Tuesday, October 28, 2008
Perennial presidential petitioner Ralph Nader drew a standing-room-only crowd Saturday at the Watertown Free Public Library, one of 21 towns and cities on his “whistle stop” stump-speech marathon through Massachusetts. (Note: there were not, in fact, any trains or whistles involved.)
More than 70 people attended the event, from both Watertown as well as surrounding communities. One attendee was from Calgary, Alberta; another was from New York. Nader’s brief — about 10 minutes — speech drew frequent rounds of enthusiastic applause and shouts of support from the crowd, who listened with apparent interest and focus on what Nader had to say.
Surprisingly composed and certainly not out of breath, Nader (whose running mate, Matt Gonzales, was not in attendance) faltered only once during the Watertown event, stumbling over his remarks stressing the need for a stronger three-party ballot. Though Watertown was only the mid-point of the campaign schedule, fatigue certainly was a factor, as he had started at 8:20 a.m. in Westfield. His staff reports he did not conclude until after 11 p.m. in Sheffield.
Nader is running as an independent. He is the nominee of various parties in different states, including the Peace and Freedom Party in California and the Ecology Party in Florida.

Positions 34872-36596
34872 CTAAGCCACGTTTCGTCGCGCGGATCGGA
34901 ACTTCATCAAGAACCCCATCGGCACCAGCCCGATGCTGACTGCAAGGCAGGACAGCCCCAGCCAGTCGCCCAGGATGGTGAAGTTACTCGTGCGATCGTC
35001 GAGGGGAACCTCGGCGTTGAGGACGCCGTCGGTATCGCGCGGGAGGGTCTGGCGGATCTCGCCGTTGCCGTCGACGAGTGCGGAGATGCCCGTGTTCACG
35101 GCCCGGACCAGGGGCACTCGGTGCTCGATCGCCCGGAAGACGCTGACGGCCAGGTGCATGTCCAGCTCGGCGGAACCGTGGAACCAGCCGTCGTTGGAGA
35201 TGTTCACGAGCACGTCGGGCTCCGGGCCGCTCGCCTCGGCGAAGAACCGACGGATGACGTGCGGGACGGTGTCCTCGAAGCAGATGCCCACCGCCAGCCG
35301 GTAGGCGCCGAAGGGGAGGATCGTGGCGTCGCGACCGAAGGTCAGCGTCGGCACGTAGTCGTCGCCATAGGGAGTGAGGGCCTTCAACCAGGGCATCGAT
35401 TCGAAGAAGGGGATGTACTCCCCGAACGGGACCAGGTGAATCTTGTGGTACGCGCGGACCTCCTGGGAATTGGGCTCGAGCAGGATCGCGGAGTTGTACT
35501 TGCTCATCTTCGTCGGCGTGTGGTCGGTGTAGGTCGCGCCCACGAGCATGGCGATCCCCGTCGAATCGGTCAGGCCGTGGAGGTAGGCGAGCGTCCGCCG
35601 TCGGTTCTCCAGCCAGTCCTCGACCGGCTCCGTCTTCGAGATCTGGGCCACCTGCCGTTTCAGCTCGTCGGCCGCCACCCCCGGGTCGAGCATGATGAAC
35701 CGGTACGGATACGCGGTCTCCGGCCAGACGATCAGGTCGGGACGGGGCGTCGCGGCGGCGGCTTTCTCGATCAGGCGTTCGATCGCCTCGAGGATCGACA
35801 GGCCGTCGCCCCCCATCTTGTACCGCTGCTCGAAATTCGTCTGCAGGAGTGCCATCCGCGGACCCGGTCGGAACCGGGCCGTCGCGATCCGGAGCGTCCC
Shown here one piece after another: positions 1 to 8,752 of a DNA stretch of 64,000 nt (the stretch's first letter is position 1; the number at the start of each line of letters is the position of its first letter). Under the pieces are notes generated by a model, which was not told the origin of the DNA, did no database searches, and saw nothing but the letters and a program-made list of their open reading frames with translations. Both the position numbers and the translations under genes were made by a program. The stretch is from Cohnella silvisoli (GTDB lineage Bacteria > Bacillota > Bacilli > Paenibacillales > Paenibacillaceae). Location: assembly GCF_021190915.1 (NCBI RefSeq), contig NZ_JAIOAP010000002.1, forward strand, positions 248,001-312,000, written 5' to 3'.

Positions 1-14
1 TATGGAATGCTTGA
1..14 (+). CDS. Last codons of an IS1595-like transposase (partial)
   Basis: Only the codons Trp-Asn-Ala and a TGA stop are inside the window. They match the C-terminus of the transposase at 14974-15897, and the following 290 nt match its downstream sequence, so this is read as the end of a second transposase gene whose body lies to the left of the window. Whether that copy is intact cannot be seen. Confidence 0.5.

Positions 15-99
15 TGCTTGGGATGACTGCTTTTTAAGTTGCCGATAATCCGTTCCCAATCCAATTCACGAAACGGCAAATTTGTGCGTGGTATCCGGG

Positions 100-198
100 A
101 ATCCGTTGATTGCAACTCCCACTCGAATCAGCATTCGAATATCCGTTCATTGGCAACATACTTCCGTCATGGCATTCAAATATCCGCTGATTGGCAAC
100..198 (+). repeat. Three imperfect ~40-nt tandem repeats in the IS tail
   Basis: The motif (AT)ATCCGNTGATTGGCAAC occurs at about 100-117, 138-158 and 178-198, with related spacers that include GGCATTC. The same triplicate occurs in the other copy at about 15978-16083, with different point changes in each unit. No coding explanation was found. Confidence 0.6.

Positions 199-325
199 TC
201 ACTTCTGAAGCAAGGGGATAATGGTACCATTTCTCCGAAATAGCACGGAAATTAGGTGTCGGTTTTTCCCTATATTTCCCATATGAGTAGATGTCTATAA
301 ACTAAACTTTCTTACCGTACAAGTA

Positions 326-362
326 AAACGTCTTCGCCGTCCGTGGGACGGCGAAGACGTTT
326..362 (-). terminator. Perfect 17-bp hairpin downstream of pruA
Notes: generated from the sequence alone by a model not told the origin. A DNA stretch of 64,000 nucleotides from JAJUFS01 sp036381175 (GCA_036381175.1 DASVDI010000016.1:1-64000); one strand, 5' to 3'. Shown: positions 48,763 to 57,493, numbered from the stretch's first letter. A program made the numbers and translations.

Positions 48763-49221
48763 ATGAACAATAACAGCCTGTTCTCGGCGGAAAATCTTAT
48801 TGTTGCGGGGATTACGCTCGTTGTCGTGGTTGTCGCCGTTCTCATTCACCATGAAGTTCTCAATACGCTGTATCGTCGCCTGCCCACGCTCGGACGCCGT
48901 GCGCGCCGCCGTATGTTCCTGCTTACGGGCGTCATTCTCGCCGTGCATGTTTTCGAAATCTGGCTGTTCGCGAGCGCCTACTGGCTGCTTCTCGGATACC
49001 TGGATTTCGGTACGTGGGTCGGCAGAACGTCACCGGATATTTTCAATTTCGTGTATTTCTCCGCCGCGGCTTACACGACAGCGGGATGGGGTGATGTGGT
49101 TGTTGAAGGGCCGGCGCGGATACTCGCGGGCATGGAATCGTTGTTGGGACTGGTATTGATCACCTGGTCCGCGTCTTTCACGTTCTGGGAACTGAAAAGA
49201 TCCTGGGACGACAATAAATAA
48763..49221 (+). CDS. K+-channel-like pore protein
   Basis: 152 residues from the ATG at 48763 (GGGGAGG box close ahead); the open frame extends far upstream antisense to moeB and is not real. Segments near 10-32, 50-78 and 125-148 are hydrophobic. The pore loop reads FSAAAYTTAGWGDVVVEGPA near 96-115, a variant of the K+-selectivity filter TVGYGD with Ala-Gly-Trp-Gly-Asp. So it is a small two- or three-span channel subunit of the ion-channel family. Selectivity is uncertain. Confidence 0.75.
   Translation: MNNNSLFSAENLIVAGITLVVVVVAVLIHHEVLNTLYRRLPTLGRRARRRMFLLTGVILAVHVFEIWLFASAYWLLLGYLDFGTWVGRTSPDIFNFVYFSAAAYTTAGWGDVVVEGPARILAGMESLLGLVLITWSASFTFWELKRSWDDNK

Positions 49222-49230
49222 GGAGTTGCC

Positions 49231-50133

His message was two-fold. First, his campaign is trying to make it into the Guinness Book of World Records for the most campaign visits in one state in one day.
His staff said he did it; no word yet from the folks at Guinness.
Second, he spoke ardently about the need to increase grassroots involvement, particularly among voters who are “often overlooked in the political process because the candidates considered slam-dunks visit only those states and cities [where they feel a greater need to promote their own self-interests],” he said.
Nader focused on the need for a stronger “watchdog effort” to enforce greater accountability in Washington, as well as the need for government to more closely represent not themselves, but all citizens. His statement advocating “sovereignty of the people over the power of the corporations” came across loud and clear throughout Nader’s remarks.
Then, it was off to a stop in Newton, with 10 more to follow. Only portions of northwestern Massachusetts and the Cape were not part of the day’s itinerary.
Campaign staffer Rob Socket said the entire team was “blown away” by the attendance at each stop, citing crowds of 50-200 people at each stop.
Nader is on the ballot in 45 states for the 2008 election. This year marks his fourth run for president. He had previously run in 1996, 2000 and 2004.
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